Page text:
Rare melanistic seal pups caught on camera
- Credit: National Trust Images/Hanne Siebers
Rare melanistic seals have been captured on camera in north Norfolk.
National Trust rangers have spotted 10 of the black-coated animals at the Blakeney Point colony over the course of this winter’s pupping season.
Rachel Tarkenter, from the National Trust, said that while this was not the highest number they had seen at the colony, it was the first time so many had been caught on camera thanks to the work of volunteer seal warden and wildlife photographer Hanne Siebers.
Ms Tarkenter said: "Grey seals are born white, and their coat changes when they shed their fur at two-to-three weeks old.
"It's only when they do their first moult and their black, velvety coat is revealed that they're known as melanistic seals."
Ms Tarkenter said only around one in 400 grey seals was melanistic.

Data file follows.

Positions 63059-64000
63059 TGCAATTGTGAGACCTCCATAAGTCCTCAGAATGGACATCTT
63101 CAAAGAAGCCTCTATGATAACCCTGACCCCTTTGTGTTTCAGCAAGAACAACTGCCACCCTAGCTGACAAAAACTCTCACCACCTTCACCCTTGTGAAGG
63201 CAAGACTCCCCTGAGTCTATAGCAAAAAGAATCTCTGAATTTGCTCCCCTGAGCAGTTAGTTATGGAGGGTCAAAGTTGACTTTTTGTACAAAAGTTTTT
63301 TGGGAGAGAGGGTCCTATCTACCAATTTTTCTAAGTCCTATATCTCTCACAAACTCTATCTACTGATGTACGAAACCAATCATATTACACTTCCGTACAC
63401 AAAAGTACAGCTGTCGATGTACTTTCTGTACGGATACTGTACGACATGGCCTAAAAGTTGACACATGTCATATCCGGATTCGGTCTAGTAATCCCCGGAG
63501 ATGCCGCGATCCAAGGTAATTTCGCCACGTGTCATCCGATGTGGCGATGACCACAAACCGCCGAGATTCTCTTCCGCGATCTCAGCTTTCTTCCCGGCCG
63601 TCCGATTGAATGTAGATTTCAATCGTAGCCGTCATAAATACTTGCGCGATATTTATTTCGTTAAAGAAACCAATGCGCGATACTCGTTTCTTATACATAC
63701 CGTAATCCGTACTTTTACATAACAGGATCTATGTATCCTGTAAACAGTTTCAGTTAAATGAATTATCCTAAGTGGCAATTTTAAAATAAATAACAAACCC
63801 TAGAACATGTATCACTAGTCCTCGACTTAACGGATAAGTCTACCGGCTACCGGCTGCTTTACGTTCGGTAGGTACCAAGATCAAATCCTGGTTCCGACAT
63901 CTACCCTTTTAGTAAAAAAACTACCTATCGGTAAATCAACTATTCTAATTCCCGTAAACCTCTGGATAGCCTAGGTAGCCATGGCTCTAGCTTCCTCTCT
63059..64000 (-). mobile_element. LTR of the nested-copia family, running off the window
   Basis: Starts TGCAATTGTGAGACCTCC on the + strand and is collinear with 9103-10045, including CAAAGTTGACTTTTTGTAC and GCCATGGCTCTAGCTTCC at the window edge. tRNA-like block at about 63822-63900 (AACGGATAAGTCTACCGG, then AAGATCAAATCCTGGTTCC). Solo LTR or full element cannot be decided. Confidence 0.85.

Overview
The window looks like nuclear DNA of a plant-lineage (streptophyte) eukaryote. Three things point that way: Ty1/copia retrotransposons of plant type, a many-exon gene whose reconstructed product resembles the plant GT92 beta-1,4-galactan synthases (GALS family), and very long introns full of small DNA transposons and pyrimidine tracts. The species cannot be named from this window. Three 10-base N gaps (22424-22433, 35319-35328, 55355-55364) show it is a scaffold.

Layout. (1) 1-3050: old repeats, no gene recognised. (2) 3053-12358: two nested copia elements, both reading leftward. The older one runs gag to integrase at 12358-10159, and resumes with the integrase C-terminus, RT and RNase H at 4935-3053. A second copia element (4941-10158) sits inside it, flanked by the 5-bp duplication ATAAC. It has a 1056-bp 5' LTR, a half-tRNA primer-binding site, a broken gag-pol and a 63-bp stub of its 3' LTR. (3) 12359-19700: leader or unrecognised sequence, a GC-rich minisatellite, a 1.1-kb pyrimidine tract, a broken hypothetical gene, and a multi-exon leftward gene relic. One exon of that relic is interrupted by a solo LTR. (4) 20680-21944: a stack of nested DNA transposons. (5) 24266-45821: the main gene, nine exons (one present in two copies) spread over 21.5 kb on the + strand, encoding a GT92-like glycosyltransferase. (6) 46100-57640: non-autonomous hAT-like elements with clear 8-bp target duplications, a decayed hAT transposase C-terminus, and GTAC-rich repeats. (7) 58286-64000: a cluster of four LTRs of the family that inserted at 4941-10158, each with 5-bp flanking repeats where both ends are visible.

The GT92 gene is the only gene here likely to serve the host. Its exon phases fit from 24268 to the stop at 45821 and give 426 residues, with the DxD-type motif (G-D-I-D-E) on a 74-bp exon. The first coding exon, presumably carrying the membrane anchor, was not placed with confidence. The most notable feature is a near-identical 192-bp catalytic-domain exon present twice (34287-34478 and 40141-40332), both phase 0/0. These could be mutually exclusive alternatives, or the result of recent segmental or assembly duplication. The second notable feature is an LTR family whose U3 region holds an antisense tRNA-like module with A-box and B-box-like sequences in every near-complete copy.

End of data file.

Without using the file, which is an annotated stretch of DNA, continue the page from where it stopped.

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Melanism is the increased development of the dark-coloured pigment melanin.
Ms Tarkenter said if anyone came across a seal pup, they should keep their distance and not try to approach or disturb them any way, as this may cause unnecessary stress.
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Blakeney Point is the largest grey seal colony in England, with around 4,000 pups born this season.
This is up from just 25 pups in 2001, and 3,399 in 2019.
The success of the colony is due to low levels of disturbance and mortality during the first few key weeks of life and a lack of natural predators.
This rapid expansion had led to a rethink of how the seal pups are counted.
Until now, the pups were counted individually by rangers and volunteers walking carefully through the colony, but from this year, numbers of newborns and weaned pups will be recorded in just one specific area, giving an indication of how the whole colony is faring.
Leighton Newman, National Trust ranger, said: “When the seals first started pupping here it was really important to count the pups to help us monitor the health of the colony.
“More recently, however, the density of the colony has increased hugely and walking through the colony is now not safe for staff or for the seals."